There then followed a look at avatars and how virtual humans are looking, well more human. Added to telepresence technology and he said that organisations could expect to have meetings with virtual attendees in the room. This is happening now.

He cautioned about how the music industry spectacularly failed to adapt to the mp3 and made the point that this is not about the technology but the points at which you need the learning and how you can use technology to deliver that. For all the new tech he talked about, this seemed to be a very telling statement.

Data: The Final Frontier, Owen Ferguson
Session chairman Neil Lasher made a throw-away comment at the end of Ferguson’s talk along the lines of ‘All the serious L&D professionals are in this room’. The room wasn’t full which said something about how L&D perceives the issue of data.

Had they been in the room they would have heard a very accessible talk by Owen Ferguson who started off by talking about the efforts of Archie Cochrane in the 1970s. He waged a war on the medical profession because he wanted to see evidence of success. He basically introduced the concept of evidence based medicine.

Ferguson said L&D can learn from medicine because small improvements had made significant impact on the health of the general population. Could we benefit from testing our assumptions Owen asked.

He put big data into context. By using the 2013 Gartner hype cycle for technology he showed that we are three to five years away from big data becoming a norm. ‘It is in the post so we have to prepare for it now,’ he said.

Ferguson then outlined an approach to getting up to speed with how best to use data that already exists in organisations. And remember, he said, an Excel spreadsheet can provide one million rows and 17,000 columns – that’s 17 billion data points – enough to be going on with for many organisations!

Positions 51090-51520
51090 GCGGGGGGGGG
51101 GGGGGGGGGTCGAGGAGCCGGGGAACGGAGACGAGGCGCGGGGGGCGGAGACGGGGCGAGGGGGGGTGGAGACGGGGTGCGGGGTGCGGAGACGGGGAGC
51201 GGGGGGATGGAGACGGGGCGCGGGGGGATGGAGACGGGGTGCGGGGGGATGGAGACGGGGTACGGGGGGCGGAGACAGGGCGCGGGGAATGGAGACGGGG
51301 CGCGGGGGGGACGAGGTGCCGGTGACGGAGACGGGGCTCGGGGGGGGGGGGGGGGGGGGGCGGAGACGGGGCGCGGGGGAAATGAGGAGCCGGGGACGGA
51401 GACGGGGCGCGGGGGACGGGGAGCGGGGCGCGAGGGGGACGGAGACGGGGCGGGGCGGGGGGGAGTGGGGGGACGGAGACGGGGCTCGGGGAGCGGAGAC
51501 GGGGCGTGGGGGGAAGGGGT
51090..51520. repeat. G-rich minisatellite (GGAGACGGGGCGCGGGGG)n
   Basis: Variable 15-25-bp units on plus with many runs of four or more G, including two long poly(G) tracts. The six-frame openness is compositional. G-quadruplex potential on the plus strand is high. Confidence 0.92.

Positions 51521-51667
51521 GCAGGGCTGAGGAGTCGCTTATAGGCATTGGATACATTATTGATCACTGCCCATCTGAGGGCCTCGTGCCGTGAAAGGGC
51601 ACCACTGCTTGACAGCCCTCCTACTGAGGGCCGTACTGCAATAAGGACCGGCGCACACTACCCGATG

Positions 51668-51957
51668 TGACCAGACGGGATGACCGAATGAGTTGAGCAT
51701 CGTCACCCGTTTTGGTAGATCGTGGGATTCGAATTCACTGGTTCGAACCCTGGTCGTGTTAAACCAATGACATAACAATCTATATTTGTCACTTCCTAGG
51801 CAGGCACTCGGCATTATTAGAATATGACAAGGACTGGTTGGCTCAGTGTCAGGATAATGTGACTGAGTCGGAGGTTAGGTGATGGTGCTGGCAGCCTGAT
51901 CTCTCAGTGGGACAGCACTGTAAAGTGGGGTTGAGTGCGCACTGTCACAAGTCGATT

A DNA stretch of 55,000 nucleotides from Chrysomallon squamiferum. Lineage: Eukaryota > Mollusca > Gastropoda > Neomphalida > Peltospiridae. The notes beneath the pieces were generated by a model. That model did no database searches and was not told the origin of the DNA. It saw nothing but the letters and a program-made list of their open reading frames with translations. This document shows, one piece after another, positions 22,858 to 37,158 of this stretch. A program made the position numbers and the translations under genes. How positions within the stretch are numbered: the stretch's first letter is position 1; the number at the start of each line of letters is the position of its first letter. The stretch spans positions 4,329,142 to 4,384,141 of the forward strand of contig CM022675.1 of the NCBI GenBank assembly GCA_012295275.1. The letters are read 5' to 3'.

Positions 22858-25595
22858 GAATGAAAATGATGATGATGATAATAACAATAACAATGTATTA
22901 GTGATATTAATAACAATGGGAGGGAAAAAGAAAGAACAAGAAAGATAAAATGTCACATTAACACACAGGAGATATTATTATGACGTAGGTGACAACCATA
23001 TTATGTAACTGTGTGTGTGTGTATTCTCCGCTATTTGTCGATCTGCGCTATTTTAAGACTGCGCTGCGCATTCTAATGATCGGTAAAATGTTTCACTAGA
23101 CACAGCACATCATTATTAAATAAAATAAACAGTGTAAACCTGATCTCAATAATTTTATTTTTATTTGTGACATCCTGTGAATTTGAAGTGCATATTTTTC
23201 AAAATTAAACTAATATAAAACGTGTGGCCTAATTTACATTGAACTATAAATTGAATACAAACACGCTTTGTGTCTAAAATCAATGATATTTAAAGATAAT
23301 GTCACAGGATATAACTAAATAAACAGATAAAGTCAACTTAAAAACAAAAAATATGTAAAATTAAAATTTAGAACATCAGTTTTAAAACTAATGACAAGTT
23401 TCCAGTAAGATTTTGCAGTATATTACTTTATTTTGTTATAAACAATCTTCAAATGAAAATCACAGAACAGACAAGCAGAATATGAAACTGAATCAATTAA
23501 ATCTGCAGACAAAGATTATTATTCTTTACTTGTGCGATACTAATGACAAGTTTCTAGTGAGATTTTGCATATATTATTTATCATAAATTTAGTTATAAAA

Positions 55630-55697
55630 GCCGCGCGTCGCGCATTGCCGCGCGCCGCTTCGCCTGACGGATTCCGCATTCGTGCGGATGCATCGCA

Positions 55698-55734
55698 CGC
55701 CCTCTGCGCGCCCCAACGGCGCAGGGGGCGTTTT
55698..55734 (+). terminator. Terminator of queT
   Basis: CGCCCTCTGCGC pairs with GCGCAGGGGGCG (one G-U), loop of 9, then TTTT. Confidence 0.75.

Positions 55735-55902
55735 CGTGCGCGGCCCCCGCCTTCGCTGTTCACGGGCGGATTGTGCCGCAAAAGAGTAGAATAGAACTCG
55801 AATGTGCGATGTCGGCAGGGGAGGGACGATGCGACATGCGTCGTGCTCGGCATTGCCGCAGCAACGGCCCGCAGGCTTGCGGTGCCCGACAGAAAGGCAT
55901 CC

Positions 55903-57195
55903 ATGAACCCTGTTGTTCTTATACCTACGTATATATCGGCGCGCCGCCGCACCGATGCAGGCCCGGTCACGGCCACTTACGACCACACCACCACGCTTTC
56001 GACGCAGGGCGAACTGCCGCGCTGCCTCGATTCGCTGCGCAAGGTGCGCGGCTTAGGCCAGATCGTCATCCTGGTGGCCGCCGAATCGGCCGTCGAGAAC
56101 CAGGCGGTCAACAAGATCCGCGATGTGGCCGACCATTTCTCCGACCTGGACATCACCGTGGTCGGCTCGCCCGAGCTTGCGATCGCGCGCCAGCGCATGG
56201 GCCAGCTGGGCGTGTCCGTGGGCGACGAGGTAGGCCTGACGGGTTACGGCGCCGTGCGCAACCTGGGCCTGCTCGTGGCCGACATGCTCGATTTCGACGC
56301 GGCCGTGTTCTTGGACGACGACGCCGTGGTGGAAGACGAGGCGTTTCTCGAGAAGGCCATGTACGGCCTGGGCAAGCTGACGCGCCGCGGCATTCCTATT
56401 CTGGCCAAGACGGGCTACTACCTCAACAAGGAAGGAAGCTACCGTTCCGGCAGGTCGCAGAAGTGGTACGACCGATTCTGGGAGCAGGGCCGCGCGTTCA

First steps

  • What do you want to find out? And what’s the outcome?
  • Look at what you have already – get access to it and make use of it e.g. performance data, 360 feedback, absence rates, LMS completions,
  • Sharing data is the big challenge – try IT and finance first and HR. Speak their language and convince others this is worthwhile
  • Work out how data sets will work together.
  • Identify each individual – employee number for example.
  • Then look for patterns in the data. A basic statistical knowledge goes a long way.
  • Can you answer your questions or do you need to add new data?
  • Experience API can help fill gaps in your data sets.

Ferguson then showed an interview with economist Tim Harford, who said that a lot of professions do not like data. Doctors grappled with this for years, so L&D is not alone. The best kind of data is a randomised trial, he said.

By trialling programmes, organisations can see what impact they might or might not have. Owen said the barrier to doing this is that L&D feels it cannot deny people the perceived benefit of going on a programme and that there is a pressure to give development to everyone.

But this is the way to go and you have to have a hypothesis, test it and look at the result and then fine tune. Niall Gavin of First Group said that currently the hypothesis in L&D is the course outcome.

Ferguson said these types of trials always throw up useful insights. It is the only way you can truly measure observational data.